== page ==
4 steps to the perfect curation post

Content curation is about picking the best ideas, then building off them.

The benefits of blogging are well-documented. From boosting your credibility to opening up conversations with potential clients, a well-written and regularly-updated blog can do wonders for your online presence.

But for many agents, the time and effort required to maintain a blog can lead to discouragement. Out of those people that do start a blog, many quickly run out of steam as the novelty wears off and motivation and ideas begin to dwindle.

It doesn’t have to be that way. What if there was a simple way that you could spark your imagination and get your writerly juices flowing, by bouncing off other people’s ideas?

Enter curation posts.

Curation posts are blog posts that include an idea or concept from another article, plus new commentary by you. By enabling you to unashamedly draw ideas from other sources, this method takes away one of the hardest parts of writing – thinking of something to write.

Here’s how to create an interesting and worthwhile curation post that doesn’t land you in hot water for content-stealing:

1. First, read plenty

To find content worth curating, you’ll need to do some reading first.

You probably have a few websites and blogs you enjoy reading already, so stick these in a new bookmarks folder or add them to your RSS reader so you can keep track of new posts.

Some of the sites in my RSS reader are:

Make a habit of regularly checking your favourite sites for new posts and set aside a small amount of time every day to read them. Not only will reading give you ideas for your own blog, but it’s a great way to gradually improve your knowledge and writing style.

2. Take a snippet

Once you’ve read an article that catches your interest, decide what you have to say about it that will be of interest to your target audience. Do you agree with the original article? Disagree? Do you have a personal story that’s relevant?

Now that you have a rough idea of what you’re going to write, copy a snippet of the article and paste it into your own post.

Note: the keyword here is ‘snippet’! Authors won’t often appreciate you reproducing their entire articles without permission – so just take the quote or paragraph that is most relevant.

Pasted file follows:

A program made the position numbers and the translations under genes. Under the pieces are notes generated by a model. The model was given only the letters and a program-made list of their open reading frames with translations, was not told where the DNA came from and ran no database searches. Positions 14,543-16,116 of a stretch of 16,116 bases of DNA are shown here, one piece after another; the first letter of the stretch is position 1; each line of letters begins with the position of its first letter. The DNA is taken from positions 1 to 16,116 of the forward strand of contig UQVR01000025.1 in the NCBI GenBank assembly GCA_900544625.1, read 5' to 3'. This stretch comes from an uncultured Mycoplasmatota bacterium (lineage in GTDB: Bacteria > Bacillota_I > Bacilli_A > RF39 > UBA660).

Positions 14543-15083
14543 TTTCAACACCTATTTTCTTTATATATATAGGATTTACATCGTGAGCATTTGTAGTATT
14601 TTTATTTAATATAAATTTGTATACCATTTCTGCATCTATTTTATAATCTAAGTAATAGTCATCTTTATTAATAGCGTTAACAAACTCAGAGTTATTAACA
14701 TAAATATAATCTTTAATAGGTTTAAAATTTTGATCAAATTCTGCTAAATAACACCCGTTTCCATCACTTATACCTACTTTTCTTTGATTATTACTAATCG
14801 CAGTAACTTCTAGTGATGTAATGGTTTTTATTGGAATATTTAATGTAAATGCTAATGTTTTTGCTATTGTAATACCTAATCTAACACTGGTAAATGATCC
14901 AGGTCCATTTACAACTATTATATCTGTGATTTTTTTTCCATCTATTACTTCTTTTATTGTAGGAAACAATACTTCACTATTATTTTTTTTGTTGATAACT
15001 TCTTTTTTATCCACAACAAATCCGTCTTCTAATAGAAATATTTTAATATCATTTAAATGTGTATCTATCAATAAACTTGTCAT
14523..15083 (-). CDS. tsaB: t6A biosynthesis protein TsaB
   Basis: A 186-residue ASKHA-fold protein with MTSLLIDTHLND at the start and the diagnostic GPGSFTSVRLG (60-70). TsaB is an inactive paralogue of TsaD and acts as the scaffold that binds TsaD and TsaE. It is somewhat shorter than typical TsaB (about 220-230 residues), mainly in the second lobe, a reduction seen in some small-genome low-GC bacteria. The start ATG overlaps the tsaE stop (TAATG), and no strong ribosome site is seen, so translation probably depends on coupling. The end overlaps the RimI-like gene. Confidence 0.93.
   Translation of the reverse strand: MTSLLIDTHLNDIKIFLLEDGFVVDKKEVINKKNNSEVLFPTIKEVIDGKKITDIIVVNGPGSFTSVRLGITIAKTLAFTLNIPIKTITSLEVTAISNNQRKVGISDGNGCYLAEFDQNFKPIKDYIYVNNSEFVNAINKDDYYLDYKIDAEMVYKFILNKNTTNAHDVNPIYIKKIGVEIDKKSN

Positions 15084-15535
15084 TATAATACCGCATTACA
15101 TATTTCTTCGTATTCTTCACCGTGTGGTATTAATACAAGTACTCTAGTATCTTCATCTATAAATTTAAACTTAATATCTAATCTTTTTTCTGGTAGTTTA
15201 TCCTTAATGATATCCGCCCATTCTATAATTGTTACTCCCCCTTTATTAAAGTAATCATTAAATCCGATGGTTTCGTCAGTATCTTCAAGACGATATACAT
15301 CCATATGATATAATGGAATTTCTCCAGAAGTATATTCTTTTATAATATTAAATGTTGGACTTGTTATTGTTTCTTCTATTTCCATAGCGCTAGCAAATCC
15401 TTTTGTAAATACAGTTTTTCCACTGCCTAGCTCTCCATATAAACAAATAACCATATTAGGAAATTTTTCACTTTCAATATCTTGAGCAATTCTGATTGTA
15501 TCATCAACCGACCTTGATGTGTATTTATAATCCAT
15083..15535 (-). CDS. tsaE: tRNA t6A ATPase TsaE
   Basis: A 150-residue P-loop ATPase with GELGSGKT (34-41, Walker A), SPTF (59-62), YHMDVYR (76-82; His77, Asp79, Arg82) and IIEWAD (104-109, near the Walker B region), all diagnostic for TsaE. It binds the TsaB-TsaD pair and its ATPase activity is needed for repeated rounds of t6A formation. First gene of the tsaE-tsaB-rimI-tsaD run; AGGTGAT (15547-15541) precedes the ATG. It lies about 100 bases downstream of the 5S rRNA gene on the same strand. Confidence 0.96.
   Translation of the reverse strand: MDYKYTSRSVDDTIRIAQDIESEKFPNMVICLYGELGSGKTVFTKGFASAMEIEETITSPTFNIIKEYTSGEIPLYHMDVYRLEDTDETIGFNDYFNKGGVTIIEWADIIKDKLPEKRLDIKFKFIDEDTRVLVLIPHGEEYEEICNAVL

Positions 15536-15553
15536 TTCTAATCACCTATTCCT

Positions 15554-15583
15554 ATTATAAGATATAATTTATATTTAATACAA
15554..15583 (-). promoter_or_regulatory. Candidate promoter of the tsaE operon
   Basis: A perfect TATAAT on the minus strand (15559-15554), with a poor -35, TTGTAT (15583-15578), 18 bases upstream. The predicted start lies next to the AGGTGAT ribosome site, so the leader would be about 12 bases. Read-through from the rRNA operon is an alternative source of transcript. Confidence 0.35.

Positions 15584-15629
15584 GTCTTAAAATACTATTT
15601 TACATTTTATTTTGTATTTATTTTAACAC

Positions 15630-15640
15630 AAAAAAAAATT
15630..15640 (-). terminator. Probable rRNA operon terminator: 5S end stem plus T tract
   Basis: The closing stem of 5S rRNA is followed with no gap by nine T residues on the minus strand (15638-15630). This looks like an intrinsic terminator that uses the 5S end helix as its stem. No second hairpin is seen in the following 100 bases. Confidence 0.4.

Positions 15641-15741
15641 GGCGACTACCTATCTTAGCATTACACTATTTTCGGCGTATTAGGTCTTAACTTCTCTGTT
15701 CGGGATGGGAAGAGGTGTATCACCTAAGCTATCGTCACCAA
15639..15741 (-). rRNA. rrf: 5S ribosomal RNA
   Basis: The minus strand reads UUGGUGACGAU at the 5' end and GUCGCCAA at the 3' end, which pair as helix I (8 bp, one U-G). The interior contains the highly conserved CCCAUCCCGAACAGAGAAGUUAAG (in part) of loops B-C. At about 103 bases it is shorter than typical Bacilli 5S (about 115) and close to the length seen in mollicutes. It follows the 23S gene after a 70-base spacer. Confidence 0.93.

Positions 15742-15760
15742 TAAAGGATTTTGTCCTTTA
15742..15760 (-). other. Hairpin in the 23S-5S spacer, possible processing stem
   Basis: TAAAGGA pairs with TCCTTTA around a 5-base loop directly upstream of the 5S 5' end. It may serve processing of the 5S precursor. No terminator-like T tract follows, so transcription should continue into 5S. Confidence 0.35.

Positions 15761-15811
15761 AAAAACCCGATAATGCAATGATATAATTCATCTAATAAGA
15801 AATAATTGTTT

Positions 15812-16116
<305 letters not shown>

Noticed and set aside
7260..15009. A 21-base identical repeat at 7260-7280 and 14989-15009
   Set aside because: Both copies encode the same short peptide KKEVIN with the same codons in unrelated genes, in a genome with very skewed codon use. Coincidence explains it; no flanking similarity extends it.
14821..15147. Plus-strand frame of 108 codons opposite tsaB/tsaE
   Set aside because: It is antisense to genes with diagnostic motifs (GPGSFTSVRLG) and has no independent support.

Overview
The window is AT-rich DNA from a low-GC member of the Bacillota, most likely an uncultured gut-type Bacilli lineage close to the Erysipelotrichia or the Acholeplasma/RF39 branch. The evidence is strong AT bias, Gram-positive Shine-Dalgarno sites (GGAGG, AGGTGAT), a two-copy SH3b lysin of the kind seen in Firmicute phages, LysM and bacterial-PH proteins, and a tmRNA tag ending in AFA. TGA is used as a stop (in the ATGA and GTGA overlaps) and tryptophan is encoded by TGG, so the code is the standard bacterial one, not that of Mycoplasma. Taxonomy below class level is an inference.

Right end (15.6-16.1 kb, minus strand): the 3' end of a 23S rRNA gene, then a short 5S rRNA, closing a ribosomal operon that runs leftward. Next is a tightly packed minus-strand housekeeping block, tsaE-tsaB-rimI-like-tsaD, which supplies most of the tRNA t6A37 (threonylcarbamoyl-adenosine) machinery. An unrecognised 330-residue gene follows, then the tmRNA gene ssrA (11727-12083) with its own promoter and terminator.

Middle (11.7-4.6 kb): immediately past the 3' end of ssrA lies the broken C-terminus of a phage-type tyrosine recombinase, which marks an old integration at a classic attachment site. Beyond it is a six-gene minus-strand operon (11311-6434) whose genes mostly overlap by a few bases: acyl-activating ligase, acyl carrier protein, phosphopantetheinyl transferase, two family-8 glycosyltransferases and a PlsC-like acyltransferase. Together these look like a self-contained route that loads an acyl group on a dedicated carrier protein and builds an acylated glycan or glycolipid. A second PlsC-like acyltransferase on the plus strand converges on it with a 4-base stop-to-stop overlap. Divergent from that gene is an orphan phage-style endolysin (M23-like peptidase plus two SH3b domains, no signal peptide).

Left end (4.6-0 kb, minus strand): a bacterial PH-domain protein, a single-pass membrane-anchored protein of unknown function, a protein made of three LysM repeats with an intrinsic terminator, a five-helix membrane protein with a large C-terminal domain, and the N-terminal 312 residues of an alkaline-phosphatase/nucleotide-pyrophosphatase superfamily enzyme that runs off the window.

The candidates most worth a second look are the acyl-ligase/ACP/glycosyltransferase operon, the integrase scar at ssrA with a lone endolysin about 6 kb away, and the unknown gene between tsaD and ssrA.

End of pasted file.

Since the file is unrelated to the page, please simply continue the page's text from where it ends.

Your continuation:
Take a snippet of an exisitng article to start your content curation post

Copy a snippet from an article that catches your eye. For example, here I’m copying a section of an REB Online article.

3. Link back

Credit where credit is due, so always hyperlink back to the original article. This is how you pay kudos to the original author and allow your readers to read more into the subject if they choose.

Hyperlinks are an integral part of web content, so if you’re not sure how to add one, now is the time to learn!

4. Add your two cents

Now that you’ve referenced the article that’s got your brain ticking, it’s time to do some writing.

The key here is to add value. What do you have to say that the original article didn’t cover? Whether it’s a conflicting opinion or a client story that supports the original author’s view, get it down on the page.

Your contribution doesn’t have to be long but it should be coherent and engage the reader in some way. Curation posts aren’t necessarily the ‘easy way out’ – just because your idea stemmed from another article doesn’t mean your commentary can’t be thoughtful. Be as insightful, as well-researched, or as humourous as you like.

Write your commentary into your content curation post

Write your commentary into your blog post editor (eg. WordPress). For example, here I’ve written a short introduction, pasted in the quote, and then started to write a client story.

That said, you may well find curation posts to be faster way of blogging – you can quite easily copy a snippet, insert a hyperlink, and add your commentary in a under half an hour.

As part of a blogging calendar including other types of posts (think FAQ posts or ‘Local business of the week’ spotlights), curation posts are an excellent way to banish writer’s block and get yourself blogging in earnest.

Do you curate content on your blog? Please share your tips!

Image by Christopher Jogn SSF via Flickr.

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About Emily Murphy

Emily is a digital strategist, Internet Communications graduate, and raving fan of WordPress. She worked with Real Estate Tribe from early 2012 to late 2014.

@_emilysauce - Google+

Comments

  1. Great post, this is exactly the curation model we’ve built into our MyCurator WordPress plugin. We add an AI reader to help you train the software to identify the articles you want in step 1. We then handle steps 2 and 3 automatically, placing snippets (and full text to choose from) and attribution into the WordPress editor. Of course, the key is step 4, adding your own insights and comments to make it relevant to your audience! You can check it out at http://www.target-info.com/mycurator/ – and we have free plans for individuals.

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